53 (69)

1 (2)

1 (2)

0 (0)

 Face

12 (86)

2 (14)

0 (0)

0 (0)

6 (54)

5 (46)

0 (0)

0 (0)

48 (87)

6 (11)

1 (2)

0 (0)

 CNS

0 (0)

0 (0)

14 (100)

0 (0)

0 (0)

1 (9)

10 (91)

0 (0)

5 (9)

43 (78)

7 (13)

0 (0)

 PAE

0 (0)

0 (0)

12 (86)

2 (14)

1 (9)

10 (91)

0 (0)

0 (0)

19 (35)

30 (55)

5 (9)

1 (2)

Medical findings

 Height (cm) M (SD)

176.5 (4.7)

175.4 (6.9)

174.7 (8.3)

 Weight (kg) M (SD)

87.5 (15.4)

93.8 (20.1)

84.6 (18.3)

 BMI n (%) obese

4 (29)

5.0 (46)

13.0 (24)

 Occipital Circ. (cm) M (SD)

56.9 (1.9)

57.1 (1.6)

57.0 (2.0)

 Palpebral fissure length (mm) M (SD) [M z-score (SD)]

29.0 (1.8) [.4 (1.2)]

28.3 (2.2) [−.1 (1.5)]

28.7 (2.2) [.2 (1.5)]

 Intercanthal distance (mm) M (SD) [z-score]

33.6 (3.3) [1.1 (1.1)]

35.0 (3.1) [1.5 (1.3)]

33.3 (3.4) [.8 (1.4)]

 Smooth philtrum % Rank 4/5  n (%)

2 (14)

1 (9)

2 (4)

 Thin vermillion border M (SD) [n (%) Rank 4/5]

53.7 (16.7) [2 (14)]

67.0 (23.0) [4 (36)]

59.6 (14.2) [5 (9)]

 Ear anomalies n (%)

0 (0)

0 (0)

5 (9)

 Palate anomalies n (%)

3 (21)

4 (36)

5 (9)

 Poor dentition n (%)

5 (38)

5 (46)

14 (26)

 Spine anomaly n (%)

2 (15)

1 (9)

3 (6)

 Current medications n (%)

6 (43)

5 (46)

28 (51)

 Past suicide attempt n (%)

6 (43)

5 (46)

22 (40)

 Previous Head Injury n (%)

11 (79)

8 (73)

30 (55)

Cognitive findings

 Cognition n (%) sign. Imp.

11 (79)

9 (82)

14 (26)

  IQ M (SD)a

65.4 (5.4)

68.5 (4.7)

83.1 (12.3)

  IQ < 70 n (%)a

10 (77)

7 (64)

10 (19)

 Attention n (%) sign. Imp.

6 (43)

5 (50)

12 (13)

 Academics

6 (43)

4 (36)

1 (2)

 Memory

6 (43)

4 (36)

6 (11)

 Executive function

10 (71)

3 (27)

3 (6)

 Adaptive function

14 (100)

11 (100)

50 (91)

# domains sign. Imp. /6 M (SD)

3.8 (.2)

3.3 (.3)

1.6 (.1)

N = 80. CNS Central Nervous System, PAE Prenatal Alcohol Exposure. aN = 77 as raw IQ scores were not available for three participants who had completed psychological testing elsewhere in the last year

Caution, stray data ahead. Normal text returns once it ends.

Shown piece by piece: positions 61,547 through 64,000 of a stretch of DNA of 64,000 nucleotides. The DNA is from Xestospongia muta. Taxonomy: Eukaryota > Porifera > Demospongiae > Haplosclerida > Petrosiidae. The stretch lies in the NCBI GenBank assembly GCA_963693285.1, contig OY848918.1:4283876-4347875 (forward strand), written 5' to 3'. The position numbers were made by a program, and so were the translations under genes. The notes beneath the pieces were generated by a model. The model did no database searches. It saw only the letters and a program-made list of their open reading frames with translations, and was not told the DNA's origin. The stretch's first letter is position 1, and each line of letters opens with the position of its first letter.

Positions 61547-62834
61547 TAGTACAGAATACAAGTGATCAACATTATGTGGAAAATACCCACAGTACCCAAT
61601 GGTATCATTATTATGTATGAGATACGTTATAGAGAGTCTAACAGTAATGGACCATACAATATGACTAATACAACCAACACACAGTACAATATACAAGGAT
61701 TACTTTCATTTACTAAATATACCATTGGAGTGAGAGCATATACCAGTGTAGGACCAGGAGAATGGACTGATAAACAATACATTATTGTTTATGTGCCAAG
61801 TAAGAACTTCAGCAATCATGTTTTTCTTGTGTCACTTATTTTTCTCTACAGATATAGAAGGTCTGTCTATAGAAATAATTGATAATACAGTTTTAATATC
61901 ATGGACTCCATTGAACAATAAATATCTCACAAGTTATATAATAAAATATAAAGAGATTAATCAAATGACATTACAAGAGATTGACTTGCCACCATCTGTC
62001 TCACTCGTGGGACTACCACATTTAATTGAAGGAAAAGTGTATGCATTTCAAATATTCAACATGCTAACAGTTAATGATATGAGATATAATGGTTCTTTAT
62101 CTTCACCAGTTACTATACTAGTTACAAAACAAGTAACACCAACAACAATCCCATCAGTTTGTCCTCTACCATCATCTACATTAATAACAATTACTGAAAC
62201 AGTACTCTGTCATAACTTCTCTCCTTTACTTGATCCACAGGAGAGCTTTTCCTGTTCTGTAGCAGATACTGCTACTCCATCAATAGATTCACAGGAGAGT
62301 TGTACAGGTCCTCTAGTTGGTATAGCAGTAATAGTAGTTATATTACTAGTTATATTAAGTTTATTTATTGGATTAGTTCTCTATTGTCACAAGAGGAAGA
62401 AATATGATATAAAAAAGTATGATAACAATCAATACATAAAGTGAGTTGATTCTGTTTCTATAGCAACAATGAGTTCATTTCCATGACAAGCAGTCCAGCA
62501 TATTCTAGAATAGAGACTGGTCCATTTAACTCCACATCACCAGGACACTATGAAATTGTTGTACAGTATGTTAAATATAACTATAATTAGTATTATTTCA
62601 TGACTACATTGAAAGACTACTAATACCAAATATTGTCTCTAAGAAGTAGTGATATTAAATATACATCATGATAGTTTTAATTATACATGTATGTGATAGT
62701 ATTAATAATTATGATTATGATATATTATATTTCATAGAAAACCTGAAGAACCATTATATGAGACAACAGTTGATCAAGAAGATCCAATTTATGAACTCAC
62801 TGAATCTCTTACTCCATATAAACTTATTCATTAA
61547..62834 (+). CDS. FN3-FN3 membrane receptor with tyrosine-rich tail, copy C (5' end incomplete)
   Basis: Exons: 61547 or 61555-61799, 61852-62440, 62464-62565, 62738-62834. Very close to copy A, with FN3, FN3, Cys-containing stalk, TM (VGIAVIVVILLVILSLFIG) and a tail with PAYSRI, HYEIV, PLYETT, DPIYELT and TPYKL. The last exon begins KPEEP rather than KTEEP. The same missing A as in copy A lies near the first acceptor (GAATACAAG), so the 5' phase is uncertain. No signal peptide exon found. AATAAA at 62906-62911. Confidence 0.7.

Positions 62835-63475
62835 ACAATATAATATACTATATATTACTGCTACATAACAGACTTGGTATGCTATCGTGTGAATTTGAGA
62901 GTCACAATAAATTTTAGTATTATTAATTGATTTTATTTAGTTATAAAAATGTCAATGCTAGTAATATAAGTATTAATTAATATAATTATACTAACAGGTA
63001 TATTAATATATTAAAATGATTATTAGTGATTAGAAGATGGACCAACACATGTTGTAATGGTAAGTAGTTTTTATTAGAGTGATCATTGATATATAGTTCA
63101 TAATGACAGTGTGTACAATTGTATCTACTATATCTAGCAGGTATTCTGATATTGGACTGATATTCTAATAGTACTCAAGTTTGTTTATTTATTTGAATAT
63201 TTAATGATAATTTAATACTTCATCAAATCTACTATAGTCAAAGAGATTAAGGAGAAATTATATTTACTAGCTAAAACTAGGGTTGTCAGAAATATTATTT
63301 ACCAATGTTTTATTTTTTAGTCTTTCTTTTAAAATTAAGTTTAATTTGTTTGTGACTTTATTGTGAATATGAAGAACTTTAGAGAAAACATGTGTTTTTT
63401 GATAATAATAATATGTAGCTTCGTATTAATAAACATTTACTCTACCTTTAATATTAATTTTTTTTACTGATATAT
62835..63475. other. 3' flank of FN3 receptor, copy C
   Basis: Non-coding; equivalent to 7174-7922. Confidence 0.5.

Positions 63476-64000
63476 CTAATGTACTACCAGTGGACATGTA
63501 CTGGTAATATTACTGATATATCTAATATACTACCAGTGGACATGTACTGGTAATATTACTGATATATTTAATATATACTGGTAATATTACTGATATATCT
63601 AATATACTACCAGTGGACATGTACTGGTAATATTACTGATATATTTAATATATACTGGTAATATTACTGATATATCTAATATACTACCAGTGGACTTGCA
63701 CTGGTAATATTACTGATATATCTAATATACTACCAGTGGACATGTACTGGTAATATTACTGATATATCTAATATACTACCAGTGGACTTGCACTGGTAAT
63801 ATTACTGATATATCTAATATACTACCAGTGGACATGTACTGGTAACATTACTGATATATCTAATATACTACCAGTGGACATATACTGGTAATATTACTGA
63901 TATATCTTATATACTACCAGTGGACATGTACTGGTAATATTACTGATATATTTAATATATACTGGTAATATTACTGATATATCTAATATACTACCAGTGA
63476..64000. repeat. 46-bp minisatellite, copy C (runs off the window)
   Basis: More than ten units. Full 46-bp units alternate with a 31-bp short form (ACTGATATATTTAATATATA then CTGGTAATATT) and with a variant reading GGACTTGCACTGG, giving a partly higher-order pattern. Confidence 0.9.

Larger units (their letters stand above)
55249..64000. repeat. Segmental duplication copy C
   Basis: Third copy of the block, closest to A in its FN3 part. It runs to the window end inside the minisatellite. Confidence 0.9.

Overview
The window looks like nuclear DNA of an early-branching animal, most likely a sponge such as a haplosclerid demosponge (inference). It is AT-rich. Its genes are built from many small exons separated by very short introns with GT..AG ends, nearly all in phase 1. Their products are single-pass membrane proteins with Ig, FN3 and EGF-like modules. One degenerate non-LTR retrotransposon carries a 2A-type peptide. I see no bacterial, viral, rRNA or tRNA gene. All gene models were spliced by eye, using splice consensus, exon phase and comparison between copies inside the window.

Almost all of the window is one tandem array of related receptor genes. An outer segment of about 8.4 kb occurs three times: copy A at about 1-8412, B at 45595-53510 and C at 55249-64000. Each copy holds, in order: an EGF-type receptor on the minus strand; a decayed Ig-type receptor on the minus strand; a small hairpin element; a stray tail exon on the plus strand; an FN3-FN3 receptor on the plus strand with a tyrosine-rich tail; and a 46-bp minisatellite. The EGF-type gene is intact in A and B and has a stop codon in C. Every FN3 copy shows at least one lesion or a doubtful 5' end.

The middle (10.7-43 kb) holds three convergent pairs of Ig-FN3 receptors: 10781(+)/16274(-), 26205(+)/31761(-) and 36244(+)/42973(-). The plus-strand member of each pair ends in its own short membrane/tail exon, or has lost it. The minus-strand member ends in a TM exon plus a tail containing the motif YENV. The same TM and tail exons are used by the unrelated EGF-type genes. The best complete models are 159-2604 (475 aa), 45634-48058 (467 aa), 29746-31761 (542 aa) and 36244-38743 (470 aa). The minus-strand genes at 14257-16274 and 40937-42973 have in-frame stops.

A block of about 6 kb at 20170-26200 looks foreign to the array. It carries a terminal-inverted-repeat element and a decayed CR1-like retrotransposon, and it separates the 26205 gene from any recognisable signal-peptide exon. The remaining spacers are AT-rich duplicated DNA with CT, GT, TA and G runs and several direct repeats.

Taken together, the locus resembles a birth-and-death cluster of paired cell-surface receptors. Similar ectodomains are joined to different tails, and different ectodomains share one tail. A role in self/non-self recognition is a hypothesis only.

Additional findings

Although not systematically assessed, many participants reported sleep problems, and a high number reported a history of head injury resulting in loss of consciousness (n = 49, 61.3%). Body mass index (BMI) scores in the ‘obese’ range (e.g., BMI ≥ 30) were observed in approximately one-quarter of participants (n = 22, 27.5%). Approximately half the sample reported taking medication (n = 39, 48.8%), including antidepressants (n = 14, 17.5%, SSRIs, tricyclics, and tetracyclics), melatonin (n = 10, 12.5%), stimulant ADHD medications (n = 5, 6.3%, e.g., methylphenidate, dextroamphetamine), atypical antipsychotics (n = 5, 6.3%, e.g., Risperidone, Quetiapine), and anti-epileptic medications (n = 5, 6.3%, e.g., gabapentin, pregabalin). Rates of palate abnormalities were high (n = 12, 15.0%) along with poor overall dentition (n = 30, 37.5%), highlighting the range of health difficulties present in this population. Participants also reported high rates of past suicide attempts across diagnostic groups (n = 33, 41.2%).

In addition, most participants reported experiencing at least one episode of lifetime abuse or neglect (n = 66, 83% for any experience of physical, sexual, emotional abuse, or neglect), with most participants also reporting multiple abuse/neglect experiences, and high rates of both physical (n = 48, 60%), and sexual abuse (n = 34, 43%) across the sample. Although the conservative nature of our sample precludes detailed analysis, it is noteworthy that all women in the current study reported experiencing prior abuse or neglect, accounting for a large proportion of the victimization experiences characterized within the current sample.

Discussion